Jaguar Land Rover (JLR) has said 40 to 50 per cent of its range of vehicles will be electrified by 2020 – and pictured here is the second prototype, a Range Rover Sport.
The first was the I-Pace, a battery-electric SUV based on the Jaguar F-Pace and revealed at the Los Angeles motor show last November.
JLR claims a range for the I-Pace of 500km. It is shorter overall than the F-Pace but will have a similar sized cabin, largely because of the extra space an electric motor creates in a chassis by removing the need for a bulky internal combustion engine.
JLR design director Ian Callum said the model shown at the LA show “is a preview of a five-seat production car that will be on the road in 2018.”
He said: “This will be Jaguar’s first battery-powered electric vehicle (EV) and opens a new chapter in the history of our legendary brand.” Carmakers need to have electric cars in their fleets to meet broad emissions targets coming into force in 2020.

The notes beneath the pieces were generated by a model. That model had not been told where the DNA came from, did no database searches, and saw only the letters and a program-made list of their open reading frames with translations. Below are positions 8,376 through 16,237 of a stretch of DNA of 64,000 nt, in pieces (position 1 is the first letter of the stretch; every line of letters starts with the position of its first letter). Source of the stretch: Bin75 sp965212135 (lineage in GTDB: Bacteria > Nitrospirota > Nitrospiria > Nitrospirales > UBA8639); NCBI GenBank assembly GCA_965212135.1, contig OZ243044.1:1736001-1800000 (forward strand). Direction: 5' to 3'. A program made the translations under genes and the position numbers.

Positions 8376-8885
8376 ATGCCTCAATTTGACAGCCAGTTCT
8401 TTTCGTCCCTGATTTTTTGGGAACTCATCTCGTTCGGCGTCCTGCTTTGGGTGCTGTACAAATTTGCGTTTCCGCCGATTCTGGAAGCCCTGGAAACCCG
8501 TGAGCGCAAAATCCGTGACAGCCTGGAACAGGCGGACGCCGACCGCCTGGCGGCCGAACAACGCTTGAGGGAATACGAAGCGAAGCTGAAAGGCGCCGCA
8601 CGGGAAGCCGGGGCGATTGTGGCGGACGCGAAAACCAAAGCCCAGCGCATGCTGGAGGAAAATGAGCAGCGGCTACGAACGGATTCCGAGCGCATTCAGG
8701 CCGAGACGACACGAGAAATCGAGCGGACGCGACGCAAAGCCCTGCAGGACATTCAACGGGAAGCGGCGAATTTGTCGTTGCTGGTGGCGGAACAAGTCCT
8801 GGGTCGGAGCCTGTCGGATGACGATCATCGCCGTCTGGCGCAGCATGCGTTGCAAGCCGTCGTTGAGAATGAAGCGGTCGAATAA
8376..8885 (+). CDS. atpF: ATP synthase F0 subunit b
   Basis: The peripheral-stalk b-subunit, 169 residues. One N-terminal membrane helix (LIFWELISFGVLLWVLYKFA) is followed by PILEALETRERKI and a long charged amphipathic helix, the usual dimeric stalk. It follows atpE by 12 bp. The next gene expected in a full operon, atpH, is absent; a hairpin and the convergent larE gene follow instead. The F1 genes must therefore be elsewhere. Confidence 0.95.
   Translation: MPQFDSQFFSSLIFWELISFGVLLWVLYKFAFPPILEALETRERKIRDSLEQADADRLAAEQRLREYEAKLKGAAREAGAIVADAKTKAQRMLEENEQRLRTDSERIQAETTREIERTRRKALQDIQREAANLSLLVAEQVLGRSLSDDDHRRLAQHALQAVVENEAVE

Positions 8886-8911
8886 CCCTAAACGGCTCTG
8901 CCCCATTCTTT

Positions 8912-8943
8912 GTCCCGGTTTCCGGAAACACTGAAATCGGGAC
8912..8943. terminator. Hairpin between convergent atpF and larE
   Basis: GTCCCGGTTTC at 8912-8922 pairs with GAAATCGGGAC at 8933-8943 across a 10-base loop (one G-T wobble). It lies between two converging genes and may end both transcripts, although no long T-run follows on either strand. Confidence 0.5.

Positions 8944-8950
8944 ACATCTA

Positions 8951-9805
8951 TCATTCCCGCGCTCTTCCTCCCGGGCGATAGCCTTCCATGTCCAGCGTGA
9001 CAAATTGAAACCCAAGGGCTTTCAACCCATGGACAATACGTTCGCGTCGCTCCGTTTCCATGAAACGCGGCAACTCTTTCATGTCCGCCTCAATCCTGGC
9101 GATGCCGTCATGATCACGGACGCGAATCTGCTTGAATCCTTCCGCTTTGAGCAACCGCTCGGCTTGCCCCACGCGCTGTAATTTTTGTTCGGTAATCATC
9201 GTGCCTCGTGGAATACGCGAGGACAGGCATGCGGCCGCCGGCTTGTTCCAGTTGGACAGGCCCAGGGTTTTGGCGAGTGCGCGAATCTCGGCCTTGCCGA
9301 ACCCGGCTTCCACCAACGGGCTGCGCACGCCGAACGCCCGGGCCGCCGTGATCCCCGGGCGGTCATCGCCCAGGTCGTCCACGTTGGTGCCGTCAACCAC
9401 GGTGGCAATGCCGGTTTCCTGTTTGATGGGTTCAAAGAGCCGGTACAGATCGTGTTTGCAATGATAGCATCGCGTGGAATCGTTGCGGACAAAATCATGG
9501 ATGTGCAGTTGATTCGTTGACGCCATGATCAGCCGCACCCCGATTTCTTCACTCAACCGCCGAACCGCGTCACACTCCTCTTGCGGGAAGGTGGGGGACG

The Range Rover Sport PHEV (plug-in hybrid electric vehicle) is pictured near JLR headquarters in the British Midlands. Clues to its EV identity are the yellow stickers on the left of the windscreen and on the rear window, which denote a high voltage powertrain under the bonnet.
The plug-in charging point is lost in the camouflage in these pictures, but earlier shots of an undisguised prototype testing in the United States show it is located under the badge on the grille.
The Range Rover Sport PHEV is expected to use a petrol engine and a smaller electric motor, the supplementary battery pack giving it a modest all-electric range.
The Jaguar I-Pace of course is fully electric and is likely to be built by Austrian manufacturer Magna. The batteries will be engineered by JLR in conjunction with British contractor the Warwick Manufacturing Group, part of the Warwick University network near JLR’s headquarters.
The 90kW battery packs are expected to be manufactured near Magna’s plant in Graz, Austria. JLR claims they will charge to 80 per cent in a 90 minutes. Expect faster charging speeds with the development of higher-power battery technology.